Brain`s reward system causes Facebook addiction

How addicted you are to Facebook may be determined by how a certain part of your brain works, a first-of-its-kind study suggests.

Berlin: How addicted you are to Facebook may be determined by how a certain part of your brain works, a first-of-its-kind study suggests.

A person`s intensity of Facebook use can be predicted by activity in the nucleus accumbens, a reward-related area of the brain, researchers at Freie Universitat Berlin, said.

Researchers conducted this first ever study to relate brain activity (functional MRI) to social media use.

The researchers focused on the nucleus accumbens, a small but critical structure located deep in the center of the brain, because previous research has shown that rewards - including food, money, sex, and gains in reputation - are processed in this region.

"As human beings, we evolved to care about our reputation. In today`s world, one way we`re able to manage our reputation is by using social media websites like Facebook," said Dar Meshi, lead author of the study.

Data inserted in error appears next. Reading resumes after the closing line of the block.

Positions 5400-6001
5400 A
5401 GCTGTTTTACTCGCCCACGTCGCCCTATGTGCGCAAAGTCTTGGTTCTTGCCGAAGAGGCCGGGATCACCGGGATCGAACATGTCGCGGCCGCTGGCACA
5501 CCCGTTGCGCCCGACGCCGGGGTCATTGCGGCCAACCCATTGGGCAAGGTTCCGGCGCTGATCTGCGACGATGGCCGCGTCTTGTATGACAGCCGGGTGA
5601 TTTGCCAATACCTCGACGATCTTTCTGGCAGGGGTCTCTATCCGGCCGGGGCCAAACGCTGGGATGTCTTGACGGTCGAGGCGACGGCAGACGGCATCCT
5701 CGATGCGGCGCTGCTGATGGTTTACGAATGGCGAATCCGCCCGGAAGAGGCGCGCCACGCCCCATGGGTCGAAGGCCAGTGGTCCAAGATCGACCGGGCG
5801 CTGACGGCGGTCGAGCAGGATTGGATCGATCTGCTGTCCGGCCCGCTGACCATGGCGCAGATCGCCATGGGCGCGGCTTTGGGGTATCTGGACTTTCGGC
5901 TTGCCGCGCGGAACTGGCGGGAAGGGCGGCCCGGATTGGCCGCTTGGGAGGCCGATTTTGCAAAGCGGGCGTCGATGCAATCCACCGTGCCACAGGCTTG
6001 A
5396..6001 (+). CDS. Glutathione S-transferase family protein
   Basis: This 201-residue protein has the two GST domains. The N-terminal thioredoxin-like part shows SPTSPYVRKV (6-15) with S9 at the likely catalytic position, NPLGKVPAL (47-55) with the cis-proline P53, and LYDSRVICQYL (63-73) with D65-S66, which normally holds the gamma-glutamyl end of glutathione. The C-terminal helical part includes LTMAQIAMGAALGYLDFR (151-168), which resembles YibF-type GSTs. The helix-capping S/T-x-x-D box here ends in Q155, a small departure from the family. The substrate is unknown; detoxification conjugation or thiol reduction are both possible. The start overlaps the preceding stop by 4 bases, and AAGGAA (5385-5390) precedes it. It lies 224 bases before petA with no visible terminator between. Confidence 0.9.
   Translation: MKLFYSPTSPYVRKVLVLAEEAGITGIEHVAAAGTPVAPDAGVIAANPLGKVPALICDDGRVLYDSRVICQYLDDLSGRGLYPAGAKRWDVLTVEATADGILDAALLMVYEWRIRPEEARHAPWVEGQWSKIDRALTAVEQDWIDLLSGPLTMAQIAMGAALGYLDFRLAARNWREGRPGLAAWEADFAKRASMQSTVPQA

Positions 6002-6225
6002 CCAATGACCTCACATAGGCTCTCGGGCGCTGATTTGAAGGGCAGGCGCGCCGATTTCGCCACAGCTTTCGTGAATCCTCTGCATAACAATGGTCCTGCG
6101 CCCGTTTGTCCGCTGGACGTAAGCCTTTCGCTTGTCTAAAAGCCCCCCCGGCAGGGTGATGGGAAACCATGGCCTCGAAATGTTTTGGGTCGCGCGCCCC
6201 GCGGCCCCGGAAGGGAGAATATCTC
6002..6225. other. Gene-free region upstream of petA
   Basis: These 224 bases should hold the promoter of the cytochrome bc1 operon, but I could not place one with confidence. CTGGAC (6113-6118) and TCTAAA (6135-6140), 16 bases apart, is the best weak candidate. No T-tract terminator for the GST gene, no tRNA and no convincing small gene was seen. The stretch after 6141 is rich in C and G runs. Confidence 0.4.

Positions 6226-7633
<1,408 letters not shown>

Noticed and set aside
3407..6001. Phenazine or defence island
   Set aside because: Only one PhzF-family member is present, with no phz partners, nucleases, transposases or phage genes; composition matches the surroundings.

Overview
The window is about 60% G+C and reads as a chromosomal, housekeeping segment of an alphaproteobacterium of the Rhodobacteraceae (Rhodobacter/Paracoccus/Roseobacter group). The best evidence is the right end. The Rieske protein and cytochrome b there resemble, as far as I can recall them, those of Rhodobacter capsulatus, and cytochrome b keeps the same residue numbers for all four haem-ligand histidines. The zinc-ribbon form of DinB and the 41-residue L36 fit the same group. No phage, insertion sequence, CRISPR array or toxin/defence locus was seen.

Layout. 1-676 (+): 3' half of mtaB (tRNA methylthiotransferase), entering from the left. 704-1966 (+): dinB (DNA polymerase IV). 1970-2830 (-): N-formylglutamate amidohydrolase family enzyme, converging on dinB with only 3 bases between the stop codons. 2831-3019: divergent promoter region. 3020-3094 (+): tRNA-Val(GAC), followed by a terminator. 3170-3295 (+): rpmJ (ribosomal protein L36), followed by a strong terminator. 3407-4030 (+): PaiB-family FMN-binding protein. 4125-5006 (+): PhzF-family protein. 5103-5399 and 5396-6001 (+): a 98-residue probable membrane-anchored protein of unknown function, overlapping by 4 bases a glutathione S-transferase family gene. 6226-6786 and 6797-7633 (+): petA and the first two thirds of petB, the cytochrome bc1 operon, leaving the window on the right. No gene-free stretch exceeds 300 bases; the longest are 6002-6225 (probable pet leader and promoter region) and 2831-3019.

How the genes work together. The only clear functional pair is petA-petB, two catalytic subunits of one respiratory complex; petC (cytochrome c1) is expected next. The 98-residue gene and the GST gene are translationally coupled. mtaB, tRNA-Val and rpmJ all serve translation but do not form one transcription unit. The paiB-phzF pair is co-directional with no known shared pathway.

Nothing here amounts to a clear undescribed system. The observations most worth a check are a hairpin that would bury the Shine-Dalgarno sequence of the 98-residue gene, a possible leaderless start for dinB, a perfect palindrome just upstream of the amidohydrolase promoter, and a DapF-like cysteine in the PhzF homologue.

Facebook, with 1.2 billion monthly active users, was used in the study because interactions on the website are carried out in view of the user`s friends or public and can affect their reputation, researchers said.

For example, Facebook consists of users "liking" posted information. This approval is positive social feedback, and can be considered related to their reputation.

All 31 participants completed the Facebook Intensity Scale to determine how many friends each participant had, how many minutes they each spent on Facebook, and general thoughts. The participants were selected to vary widely in their Facebook Intensity Scale scores.

The subjects participated in a video interview. Next, the brain activity of the subjects was recorded, by using functional magnetic resonance imaging, in different situations.

In the scanner, subjects were told whether people who supposedly viewed the video interview thought highly of them, and subjects also found out whether people thought highly of another person. They also performed a card task to win money.

Results showed that participants who received positive feedback about themselves produced stronger activation of the nucleus accumbens than when they saw the positive feedback that another person received.

The strength of this difference corresponded to participants` reported intensity of Facebook use. But the nucleus accumbens response to monetary reward did not predict Facebook use.

"Our study reveals that the processing of social gains in reputation in the left nucleus accumbens predicts the intensity of Facebook use across individuals," said Meshi.